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Titolo:
MONITORING SPECIES RICHNESS AND ABUNDANCE OF SHOREBIRDS IN THE WESTERN GREAT-BASIN
Autore:
WARNOCK N; HAIG SM; ORING LW;
Indirizzi:
POINT REYES BIRD OBSERV,4990 SHORELINE HWY STINSON BEACH CA 94970 US GEOL SURVEY,FOREST & RANGELAND ECOSYST SCI CTR CORVALLIS OR 97331 UNIV NEVADA,DEPT ENVIRONM & RESOURCE SCI RENO NV 89512
Titolo Testata:
The Condor
fascicolo: 4, volume: 100, anno: 1998,
pagine: 589 - 600
SICI:
0010-5422(1998)100:4<589:MSRAAO>2.0.ZU;2-0
Fonte:
ISI
Lingua:
ENG
Soggetto:
CONSERVATION; POPULATION; MIGRATION;
Keywords:
CENSUSING; CONSERVATION; GREAT BASIN; MONITORING; SHOREBIRDS; WETLANDS; WHSRN SITE;
Tipo documento:
Article
Natura:
Periodico
Settore Disciplinare:
Science Citation Index Expanded
Citazioni:
50
Recensione:
Indirizzi per estratti:
Citazione:
N. Warnock et al., "MONITORING SPECIES RICHNESS AND ABUNDANCE OF SHOREBIRDS IN THE WESTERN GREAT-BASIN", The Condor, 100(4), 1998, pp. 589-600

Abstract

Broad-scale avian surveys have been attempted within North America with mixed results. Arid regions, such as the Great Basin, are often poorly sampled because of the vastness of the region, inaccessibility of sites, and few ornithologists. In addition, extreme variability in wetland habitat conditions present special problems for conducting censuses of species inhabiting these areas. We examined these issues in assessing multi-scale shorebird (order: Charadriiformes) censuses conducted in the western Great Basin from 1992-1997. On ground surveys, we recorded 31 species of shorebirds, but were unable to accurately estimatepopulation size. Conversely, on aerial surveys we were able to estimate regional abundance of some shorebirds, but were unable to determinespecies diversity. Aerial surveys of three large alkali lakes in Oregon (Goose, Summer, and Abert Lakes) revealed > 300,000 shorebirds in one year of this study, of which 67% were American Avocets (Recurvirostra americana) and 30% phalaropes (Phalaropus spp.). These lakes clearly meet Western Hemisphere Shorebird Reserve Network guidelines for designation as important shorebird sites. Based upon simulations of our monitoring effort and the magnitude and variation of numbers of American Avocets, detection of 5-10% negative declines in populations of these birds would take a minimum of 7-23 years of comparable effort. We conclude that a combination of ground and aerial surveys must be conducted at multiple sites and years and over a large region to obtain an accurate picture of the diversity, abundance, and trends of shorebirds in the western Great Basin.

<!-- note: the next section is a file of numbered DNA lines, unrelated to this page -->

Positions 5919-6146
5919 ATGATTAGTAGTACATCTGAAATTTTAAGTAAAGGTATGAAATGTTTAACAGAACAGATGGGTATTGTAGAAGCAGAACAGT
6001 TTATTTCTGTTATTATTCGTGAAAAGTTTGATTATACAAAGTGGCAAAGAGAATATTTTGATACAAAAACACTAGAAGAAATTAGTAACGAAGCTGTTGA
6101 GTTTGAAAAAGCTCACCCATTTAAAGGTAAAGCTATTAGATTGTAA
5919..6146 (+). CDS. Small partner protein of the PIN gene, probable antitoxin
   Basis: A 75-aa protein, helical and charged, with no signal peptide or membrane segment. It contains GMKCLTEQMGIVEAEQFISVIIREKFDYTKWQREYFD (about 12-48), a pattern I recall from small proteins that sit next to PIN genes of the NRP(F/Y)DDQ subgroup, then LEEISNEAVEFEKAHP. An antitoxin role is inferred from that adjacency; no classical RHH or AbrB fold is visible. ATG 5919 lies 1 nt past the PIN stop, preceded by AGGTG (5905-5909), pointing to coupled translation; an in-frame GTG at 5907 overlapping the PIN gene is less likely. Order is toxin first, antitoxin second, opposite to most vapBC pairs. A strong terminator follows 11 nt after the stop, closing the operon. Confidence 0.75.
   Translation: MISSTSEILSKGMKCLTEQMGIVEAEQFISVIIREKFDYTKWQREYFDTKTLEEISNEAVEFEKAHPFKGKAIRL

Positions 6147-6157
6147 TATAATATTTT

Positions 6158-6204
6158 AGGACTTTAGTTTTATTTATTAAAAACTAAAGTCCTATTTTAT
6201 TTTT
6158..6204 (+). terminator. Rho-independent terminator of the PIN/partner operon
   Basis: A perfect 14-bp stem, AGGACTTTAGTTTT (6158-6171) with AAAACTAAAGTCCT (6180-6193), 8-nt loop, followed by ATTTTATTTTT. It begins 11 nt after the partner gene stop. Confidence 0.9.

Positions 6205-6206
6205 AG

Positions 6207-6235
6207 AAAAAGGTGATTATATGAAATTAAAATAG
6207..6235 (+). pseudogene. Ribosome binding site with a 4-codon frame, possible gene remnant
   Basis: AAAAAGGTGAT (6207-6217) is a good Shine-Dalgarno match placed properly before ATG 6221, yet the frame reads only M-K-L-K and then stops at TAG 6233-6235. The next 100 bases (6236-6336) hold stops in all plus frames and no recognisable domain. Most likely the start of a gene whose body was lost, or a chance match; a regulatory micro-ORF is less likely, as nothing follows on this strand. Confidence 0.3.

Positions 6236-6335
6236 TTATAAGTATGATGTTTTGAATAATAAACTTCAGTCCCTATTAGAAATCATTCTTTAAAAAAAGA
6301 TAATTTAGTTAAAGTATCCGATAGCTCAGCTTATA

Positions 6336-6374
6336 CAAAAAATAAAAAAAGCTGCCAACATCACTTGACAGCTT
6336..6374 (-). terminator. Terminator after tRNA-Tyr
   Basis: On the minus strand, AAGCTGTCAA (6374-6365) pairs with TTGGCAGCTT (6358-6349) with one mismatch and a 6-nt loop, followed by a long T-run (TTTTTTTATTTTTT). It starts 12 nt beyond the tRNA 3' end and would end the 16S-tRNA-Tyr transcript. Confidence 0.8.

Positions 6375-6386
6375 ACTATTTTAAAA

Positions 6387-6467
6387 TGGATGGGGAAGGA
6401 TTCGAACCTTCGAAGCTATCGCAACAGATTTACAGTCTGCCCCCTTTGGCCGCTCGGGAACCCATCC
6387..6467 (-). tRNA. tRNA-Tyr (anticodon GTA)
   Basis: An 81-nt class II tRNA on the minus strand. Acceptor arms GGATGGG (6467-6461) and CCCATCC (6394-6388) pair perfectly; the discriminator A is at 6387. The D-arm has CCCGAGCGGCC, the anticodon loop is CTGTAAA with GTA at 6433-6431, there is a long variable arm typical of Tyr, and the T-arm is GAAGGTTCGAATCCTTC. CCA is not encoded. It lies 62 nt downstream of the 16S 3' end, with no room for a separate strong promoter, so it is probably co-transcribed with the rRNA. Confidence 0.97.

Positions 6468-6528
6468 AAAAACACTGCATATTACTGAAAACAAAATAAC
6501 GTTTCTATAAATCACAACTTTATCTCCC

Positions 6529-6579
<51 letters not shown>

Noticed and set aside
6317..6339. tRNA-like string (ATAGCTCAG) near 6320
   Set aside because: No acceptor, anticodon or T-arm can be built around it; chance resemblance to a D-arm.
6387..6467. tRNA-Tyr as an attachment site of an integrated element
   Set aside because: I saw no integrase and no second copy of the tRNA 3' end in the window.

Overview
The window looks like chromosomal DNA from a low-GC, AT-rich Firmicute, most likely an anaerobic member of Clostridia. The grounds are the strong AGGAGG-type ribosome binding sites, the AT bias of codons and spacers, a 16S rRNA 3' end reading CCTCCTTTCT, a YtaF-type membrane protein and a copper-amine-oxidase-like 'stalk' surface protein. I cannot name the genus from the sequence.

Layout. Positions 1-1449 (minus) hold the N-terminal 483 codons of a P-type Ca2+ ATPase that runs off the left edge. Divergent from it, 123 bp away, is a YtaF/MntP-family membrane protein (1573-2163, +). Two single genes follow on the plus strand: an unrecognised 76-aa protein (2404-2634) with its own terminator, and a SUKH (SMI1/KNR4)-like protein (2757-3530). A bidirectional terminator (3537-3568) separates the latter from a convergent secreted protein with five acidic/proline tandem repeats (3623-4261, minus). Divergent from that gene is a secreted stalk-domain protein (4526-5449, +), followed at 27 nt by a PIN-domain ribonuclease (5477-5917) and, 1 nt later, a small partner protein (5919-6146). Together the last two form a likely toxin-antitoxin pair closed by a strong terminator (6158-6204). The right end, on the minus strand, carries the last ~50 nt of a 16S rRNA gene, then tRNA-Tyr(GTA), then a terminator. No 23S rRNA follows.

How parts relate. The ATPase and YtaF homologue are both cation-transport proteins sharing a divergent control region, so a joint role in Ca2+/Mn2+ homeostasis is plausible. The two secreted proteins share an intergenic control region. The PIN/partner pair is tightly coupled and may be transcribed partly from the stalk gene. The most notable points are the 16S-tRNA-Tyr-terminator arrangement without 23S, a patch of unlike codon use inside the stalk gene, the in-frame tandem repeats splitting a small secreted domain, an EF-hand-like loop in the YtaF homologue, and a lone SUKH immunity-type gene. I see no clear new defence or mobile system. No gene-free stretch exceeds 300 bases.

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Documento generato il 02/12/20 alle ore 05:11:14